That was my first experience of turtle watching.  I had many more.  But there was one night I will long remember.  It is that night that I have told in my Trinity Sunday homilies  very often.

I was alone that night — no companion, no other turtle-watchers. The moment opened up for me to be a profound mystical awareness, a moment I still remember vividly.  I watched the giant turtle lay her eggs and slowly make her way back toward the surf.    I moved  a little closer as she came to the edge of the water.  It was really dark.

I felt drawn to her by some compelling or impelling force.  I wanted to follow the turtle! As it disappeared beneath the waves, I was drawn to follow her, to enter  the unknown world beneath the sea.

But I hesitated.  I pulled back.

I was on the edge of mystery.

The turtle has its own mystery; the turtle is at home in two worlds — land and sea.  We also live in two worlds — the physical and the spiritual, the seen and the unseen.  For a brief  moment, I was drawn to follow the turtle down beneath the waves. But actually  I was drawn into the mystery of the life of God which the feast of the Holy Trinity celebrates for us.  And there, too, I hesitate.  I pull  back.  I prefer to get close, but not too close.  I prefer to stand upon the shore, to walk along with my toes only in the water, not to plunge in.

The shoreline is  highly symbolic.  It is the liminal space (the margin) between land and sea.  As such, it is a powerful space, a place of mystery in its own right,  as any liminal space can be.  I have stood on several of the shores of the world and it’s always a powerful experience.  Perhaps the shoreline runs down the middle of my soul.

So, what do we make of this feast of the Holy Trinity?  In having this feast the church is telling us we live on the edge of mystery.  We live on the edge of God’s wonderful life — Father, Son and Holy Spirit.

This is not to be solved like a Perry Mason or Agatha Christie mystery.  In religious experience, a mystery is to be lived and to be unfolded as we uncover its multifaceted dimensions, as we allow it to envelop  and sometimes enrapture us.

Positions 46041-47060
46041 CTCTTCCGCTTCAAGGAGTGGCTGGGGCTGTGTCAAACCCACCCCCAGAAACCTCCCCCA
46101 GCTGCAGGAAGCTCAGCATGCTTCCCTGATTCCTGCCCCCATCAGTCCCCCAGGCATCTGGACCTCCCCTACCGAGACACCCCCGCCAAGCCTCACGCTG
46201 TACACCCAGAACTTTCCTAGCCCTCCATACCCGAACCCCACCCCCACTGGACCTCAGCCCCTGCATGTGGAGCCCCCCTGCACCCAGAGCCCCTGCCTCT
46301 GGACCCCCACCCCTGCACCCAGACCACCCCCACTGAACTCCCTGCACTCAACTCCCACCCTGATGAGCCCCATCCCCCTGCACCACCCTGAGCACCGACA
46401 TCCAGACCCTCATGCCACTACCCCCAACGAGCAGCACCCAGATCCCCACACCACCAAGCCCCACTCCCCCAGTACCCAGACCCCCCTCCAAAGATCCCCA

The immensity of God’s love is a mystery for us, for sure.  But we should not be afraid of mystery.  We should not be afraid to immerse ourselves in the mystery of God as the turtle immersed herself in the mystery of the ocean.

The day will come, sooner or later, for me and for you to let go of our hesitancy and fear and to fall into the ocean of God’s love.  To no longer live on the edge of mystery but to be immersed fully in  the mystery of God’s love — Father,  Son and Holy Spirit.

I had the experience last year when I got off the shore and onto a dive boat. After three years, I finally got my Scuba certification, and like the turtles went below the surface of the Atlantic ocean for the first time and entered a brand new astonishingly beautiful, silent world!

There’s a similar story told about the great St. Augustine who lived in the Fourth Century. The story or legend goes that he was walking on the beach contemplating the mystery of the Trinity when he saw a boy in front of him who had dug a hole in the sand and was going out to the sea again and again and bringing some water to pour into the hole. St. Augustine asked him, “What are you doing?” “I’m going to pour the entire ocean into this hole.” “That is impossible, the whole ocean will not fit in the hole you have made” said St. Augustine. The boy replied, “And you cannot fit the Trinity in your tiny little brain.” The saint was instantly confronted with the mystery of God.

And so, dear friends . . . .

Follow a turtle!

IMG_0533 Before we quit, let’s ask, what of the baby turtles?